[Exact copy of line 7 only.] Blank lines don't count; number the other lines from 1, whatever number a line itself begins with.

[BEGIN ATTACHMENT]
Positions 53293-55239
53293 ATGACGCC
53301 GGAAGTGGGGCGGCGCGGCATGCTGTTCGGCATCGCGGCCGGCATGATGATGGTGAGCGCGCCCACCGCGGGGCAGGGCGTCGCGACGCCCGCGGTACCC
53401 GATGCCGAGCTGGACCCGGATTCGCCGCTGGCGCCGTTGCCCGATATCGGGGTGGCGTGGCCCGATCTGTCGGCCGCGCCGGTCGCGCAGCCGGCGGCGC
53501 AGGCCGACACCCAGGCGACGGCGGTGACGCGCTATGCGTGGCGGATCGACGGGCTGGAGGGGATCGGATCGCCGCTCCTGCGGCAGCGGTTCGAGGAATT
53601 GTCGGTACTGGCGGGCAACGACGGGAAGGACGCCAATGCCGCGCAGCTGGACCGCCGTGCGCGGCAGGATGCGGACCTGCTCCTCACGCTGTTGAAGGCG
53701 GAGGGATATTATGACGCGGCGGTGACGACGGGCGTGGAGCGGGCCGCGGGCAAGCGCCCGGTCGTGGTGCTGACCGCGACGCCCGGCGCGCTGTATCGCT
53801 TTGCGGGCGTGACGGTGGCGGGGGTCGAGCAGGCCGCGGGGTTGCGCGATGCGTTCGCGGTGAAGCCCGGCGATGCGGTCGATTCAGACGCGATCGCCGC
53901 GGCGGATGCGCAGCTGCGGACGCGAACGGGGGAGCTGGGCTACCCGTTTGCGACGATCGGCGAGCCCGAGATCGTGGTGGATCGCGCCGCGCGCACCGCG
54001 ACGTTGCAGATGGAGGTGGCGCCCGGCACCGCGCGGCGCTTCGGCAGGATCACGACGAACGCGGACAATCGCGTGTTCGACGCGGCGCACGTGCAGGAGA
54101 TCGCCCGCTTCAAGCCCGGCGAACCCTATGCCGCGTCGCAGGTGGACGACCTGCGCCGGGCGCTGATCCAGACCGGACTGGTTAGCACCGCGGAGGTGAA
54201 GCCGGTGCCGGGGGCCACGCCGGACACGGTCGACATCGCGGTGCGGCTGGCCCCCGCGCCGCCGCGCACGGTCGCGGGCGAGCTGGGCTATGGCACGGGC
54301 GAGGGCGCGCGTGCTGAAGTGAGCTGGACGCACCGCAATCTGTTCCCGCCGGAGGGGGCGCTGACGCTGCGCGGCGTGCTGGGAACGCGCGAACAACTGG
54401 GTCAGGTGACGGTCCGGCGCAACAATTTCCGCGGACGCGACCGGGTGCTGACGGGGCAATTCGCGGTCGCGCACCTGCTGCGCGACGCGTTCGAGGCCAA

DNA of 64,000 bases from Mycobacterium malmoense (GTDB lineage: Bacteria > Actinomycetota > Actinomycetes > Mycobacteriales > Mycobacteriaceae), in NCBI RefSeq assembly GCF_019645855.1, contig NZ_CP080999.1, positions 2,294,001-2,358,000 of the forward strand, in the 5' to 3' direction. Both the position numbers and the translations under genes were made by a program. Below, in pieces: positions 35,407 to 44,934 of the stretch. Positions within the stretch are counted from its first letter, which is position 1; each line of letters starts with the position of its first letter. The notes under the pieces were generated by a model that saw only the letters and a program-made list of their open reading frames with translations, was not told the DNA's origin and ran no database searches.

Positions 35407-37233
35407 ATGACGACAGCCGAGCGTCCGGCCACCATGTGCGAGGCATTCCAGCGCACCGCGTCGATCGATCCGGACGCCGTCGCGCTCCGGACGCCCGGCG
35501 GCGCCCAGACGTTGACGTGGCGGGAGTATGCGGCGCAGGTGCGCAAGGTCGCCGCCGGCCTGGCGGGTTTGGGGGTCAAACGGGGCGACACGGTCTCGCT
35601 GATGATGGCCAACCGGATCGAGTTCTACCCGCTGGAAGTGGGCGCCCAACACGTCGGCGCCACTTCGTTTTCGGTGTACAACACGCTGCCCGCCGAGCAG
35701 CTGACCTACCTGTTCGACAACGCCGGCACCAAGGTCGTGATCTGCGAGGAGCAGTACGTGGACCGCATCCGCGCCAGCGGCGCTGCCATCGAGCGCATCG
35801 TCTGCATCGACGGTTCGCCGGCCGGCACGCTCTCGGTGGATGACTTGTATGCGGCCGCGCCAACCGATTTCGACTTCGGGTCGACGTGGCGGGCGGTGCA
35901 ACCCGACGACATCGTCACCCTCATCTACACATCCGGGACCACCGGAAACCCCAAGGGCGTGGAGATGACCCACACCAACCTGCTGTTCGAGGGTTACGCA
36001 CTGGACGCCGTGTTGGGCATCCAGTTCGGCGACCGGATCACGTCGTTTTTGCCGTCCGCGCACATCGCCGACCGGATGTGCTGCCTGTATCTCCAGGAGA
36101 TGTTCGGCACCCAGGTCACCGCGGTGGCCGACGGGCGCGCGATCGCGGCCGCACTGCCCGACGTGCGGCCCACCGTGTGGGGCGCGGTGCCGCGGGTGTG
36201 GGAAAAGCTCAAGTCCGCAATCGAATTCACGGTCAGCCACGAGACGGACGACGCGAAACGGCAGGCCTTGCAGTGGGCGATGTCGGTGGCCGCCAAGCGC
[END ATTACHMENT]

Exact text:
53701 GAGGGATATTATGACGCGGCGGTGACGACGGGCGTGGAGCGGGCCGCGGGCAAGCGCCCGGTCGTGGTGCTGACCGCGACGCCCGGCGCGCTGTATCGCT